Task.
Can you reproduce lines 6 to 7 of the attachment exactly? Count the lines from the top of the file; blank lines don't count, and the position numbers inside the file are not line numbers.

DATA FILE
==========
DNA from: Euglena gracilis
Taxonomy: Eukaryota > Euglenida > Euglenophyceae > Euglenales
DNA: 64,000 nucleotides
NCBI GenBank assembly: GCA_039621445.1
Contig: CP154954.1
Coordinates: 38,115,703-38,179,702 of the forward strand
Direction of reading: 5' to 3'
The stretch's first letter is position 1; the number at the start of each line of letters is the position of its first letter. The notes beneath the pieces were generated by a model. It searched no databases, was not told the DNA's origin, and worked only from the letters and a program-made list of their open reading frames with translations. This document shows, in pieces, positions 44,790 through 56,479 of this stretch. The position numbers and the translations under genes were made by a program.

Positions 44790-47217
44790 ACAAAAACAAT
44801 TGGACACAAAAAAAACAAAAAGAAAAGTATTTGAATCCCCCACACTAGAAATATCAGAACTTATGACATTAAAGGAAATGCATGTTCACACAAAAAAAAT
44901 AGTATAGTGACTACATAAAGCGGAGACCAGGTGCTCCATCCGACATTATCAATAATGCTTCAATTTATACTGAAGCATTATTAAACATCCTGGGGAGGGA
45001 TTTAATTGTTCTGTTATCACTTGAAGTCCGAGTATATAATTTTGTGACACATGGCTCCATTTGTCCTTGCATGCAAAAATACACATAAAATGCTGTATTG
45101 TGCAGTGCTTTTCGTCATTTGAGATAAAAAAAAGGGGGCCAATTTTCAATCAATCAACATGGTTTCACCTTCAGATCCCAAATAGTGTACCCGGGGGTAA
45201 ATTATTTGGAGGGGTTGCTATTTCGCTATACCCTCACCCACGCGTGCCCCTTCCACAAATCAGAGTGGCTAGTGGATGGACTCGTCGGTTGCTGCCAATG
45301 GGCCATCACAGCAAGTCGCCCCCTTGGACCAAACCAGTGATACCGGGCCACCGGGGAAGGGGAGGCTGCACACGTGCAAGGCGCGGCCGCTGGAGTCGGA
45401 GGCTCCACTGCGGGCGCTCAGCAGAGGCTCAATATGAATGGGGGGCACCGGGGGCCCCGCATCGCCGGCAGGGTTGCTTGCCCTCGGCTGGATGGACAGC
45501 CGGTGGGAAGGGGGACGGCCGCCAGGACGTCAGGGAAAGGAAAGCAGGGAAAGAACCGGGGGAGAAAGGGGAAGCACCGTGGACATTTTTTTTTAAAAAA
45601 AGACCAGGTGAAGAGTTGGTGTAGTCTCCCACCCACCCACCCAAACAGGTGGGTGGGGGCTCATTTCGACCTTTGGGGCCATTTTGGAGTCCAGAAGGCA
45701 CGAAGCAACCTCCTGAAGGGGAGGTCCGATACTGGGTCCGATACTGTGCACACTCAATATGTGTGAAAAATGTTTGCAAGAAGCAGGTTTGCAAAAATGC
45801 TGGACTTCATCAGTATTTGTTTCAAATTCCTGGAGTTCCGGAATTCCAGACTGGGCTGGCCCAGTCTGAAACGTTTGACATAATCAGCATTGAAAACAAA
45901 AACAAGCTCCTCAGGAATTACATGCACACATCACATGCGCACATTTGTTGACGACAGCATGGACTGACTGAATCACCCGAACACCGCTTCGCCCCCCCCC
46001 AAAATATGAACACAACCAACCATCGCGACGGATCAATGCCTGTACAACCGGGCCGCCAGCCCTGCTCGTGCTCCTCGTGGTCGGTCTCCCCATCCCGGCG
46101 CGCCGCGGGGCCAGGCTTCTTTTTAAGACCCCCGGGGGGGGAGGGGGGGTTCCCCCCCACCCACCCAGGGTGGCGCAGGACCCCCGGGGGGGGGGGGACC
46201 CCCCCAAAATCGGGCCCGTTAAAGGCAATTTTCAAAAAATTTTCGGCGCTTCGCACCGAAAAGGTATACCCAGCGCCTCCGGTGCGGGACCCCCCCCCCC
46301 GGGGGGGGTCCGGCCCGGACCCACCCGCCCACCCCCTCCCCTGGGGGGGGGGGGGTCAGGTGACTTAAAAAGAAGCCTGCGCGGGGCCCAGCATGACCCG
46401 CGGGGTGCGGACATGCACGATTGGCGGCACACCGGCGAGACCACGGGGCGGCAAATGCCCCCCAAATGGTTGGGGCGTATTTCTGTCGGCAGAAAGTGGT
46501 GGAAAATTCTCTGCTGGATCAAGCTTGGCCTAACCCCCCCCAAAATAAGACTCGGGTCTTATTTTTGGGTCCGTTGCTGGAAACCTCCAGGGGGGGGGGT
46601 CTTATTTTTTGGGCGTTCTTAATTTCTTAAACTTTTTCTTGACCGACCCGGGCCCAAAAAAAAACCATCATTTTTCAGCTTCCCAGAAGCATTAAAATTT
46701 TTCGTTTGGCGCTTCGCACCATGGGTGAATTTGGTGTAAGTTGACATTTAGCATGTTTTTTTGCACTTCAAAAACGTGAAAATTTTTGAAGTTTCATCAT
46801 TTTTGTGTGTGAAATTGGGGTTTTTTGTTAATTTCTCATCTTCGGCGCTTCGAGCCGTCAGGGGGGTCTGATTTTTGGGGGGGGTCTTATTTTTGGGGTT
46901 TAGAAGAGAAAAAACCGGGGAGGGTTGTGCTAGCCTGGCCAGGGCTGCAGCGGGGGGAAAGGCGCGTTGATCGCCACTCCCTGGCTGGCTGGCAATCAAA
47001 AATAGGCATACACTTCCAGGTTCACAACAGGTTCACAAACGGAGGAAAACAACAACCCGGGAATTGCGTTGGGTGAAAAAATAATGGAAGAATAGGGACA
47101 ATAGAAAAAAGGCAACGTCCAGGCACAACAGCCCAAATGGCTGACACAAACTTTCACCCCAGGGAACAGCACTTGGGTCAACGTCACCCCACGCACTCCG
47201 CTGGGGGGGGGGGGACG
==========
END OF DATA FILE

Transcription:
Coordinates: 38,115,703-38,179,702 of the forward strand
Direction of reading: 5' to 3'